For some people and some allergens, it is possible to treat the allergy by essentially training the body to become less allergic. This is done through the process of allergen immunotherapy, a preventative method that involves gradually exposing a person to greater amounts of an allergen; over time, the incremental therapy can train the immune system to essentially be less sensitive to a particular allergen. This form of therapy is typically administered by either injection or an oral medication.
Considerations for Choosing an Allergy Medication
Part of the reason there are so many different medications and approaches to allergy treatment is that specific allergens and related symptoms can have varying degrees of severity and frequency depending on the person. Because of this, it is hard to make generalizations about which medications are best or most effective. For most forms of mild seasonal allergies, a bit of trial and error is required to find the best option for your needs. Nevertheless, here are some considerations and questions to keep in mind while considering the options:
- Your Needs: One of the main considerations is immediacy of need. If you need quick relief to get through a day of work or an event, an antihistamine or decongestant may be able to help. Most antihistamines and decongestants are meant to be taken temporarily, however, so a longer term solution may be needed if the problem keeps recurring.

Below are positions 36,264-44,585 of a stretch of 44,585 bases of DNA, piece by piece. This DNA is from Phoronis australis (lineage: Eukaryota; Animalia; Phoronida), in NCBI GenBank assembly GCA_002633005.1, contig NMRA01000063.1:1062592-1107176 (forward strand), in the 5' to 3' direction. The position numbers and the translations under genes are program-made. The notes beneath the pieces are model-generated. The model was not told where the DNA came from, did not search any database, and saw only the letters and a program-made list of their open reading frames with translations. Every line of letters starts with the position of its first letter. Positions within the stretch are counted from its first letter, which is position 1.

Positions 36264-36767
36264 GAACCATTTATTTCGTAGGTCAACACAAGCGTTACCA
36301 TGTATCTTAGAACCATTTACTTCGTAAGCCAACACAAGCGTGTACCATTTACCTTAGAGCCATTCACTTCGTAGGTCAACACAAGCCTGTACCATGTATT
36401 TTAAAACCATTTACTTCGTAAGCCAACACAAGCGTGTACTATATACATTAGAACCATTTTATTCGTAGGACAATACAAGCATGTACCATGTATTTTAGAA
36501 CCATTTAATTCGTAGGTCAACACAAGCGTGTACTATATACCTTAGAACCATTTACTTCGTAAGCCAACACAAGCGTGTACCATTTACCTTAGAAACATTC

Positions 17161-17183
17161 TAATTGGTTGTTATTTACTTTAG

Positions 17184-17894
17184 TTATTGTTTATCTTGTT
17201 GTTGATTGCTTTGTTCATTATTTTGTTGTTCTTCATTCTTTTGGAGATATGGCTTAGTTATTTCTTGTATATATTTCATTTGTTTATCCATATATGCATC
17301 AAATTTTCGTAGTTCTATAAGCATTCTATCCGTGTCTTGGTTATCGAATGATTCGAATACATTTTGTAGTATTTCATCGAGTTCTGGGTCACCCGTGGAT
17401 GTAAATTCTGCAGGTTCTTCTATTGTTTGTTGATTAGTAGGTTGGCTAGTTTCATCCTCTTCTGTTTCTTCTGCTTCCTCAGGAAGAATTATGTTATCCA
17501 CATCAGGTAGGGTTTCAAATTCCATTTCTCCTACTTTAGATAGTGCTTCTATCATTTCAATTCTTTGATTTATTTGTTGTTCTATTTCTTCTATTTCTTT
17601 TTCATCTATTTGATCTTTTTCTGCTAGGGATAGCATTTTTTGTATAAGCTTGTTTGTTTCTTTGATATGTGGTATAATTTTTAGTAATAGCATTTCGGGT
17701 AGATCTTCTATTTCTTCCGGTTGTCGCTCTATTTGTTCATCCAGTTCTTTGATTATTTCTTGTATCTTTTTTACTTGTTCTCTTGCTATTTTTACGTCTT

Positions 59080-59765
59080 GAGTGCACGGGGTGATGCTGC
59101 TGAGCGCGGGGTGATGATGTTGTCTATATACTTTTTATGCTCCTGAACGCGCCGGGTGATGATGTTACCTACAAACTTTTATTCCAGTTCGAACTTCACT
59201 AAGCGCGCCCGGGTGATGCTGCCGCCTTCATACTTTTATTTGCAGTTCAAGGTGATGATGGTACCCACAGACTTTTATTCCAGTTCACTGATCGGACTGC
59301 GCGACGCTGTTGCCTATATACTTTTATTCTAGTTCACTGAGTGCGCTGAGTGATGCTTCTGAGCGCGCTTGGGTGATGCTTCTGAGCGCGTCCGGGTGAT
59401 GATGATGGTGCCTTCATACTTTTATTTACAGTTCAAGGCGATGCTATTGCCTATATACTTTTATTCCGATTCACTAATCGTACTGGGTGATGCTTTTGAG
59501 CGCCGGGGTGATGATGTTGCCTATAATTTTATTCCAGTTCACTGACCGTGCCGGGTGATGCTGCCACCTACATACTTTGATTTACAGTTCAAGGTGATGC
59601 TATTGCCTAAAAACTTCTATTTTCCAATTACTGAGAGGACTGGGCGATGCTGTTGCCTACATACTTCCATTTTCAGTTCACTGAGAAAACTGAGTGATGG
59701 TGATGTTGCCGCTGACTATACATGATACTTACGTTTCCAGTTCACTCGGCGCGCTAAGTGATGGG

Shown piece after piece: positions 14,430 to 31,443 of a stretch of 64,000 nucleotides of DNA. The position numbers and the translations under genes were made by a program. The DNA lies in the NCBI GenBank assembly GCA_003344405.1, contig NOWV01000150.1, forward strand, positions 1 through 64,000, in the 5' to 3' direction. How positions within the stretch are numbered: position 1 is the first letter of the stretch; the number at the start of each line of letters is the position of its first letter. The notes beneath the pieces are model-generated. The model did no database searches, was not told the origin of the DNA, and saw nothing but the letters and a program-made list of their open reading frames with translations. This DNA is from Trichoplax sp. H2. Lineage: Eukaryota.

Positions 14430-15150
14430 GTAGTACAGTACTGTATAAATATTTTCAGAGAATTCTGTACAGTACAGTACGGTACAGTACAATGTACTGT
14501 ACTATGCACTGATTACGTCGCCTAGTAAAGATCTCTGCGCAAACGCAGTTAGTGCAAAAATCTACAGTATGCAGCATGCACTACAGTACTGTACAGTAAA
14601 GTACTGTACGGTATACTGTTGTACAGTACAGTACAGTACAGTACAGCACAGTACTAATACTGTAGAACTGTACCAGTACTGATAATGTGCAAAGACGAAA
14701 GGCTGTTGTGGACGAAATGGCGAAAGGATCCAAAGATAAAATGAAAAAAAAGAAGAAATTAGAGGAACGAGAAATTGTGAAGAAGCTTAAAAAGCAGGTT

- Drowsiness: As noted above, antihistamines can cause drowsiness, so you’ll need to determine if potentially being drowsy is a side effect you can afford to live with.
- Pregnancy: Discussing options with your doctor is important, but nasal sprays are generally safe since the medication doesn’t travel throughout the body.
- Chronic Illness: If you have a seasonal allergy in addition to a chronic illness like diabetes, osteoporosis, or high blood pressure, you’ll definitely want to talk with your doctor before selecting a medication.
- Children: Children can get allergies just like adults, but some medications are not intended for them and could be harmful.
- Lack of Improvement: If you’ve been taking medication that doesn’t seem to be working, you may need to see a doctor for a prescription or further advice.
TrustCare Offers Allergy Treatment
With a typically mild condition like seasonal allergies, most people try to solve the problem themselves. There are times, though, when you just can’t figure it out yourself or you’ve grown tired of half efforts. To really find relief, then, you’ll need to seek out medical advice from a qualified physician.
If you’ve been experiencing allergy symptoms that you can’t control with over-the-counter medications, TrustCare can help you finally find relief. Drop by one of our convenient locations today.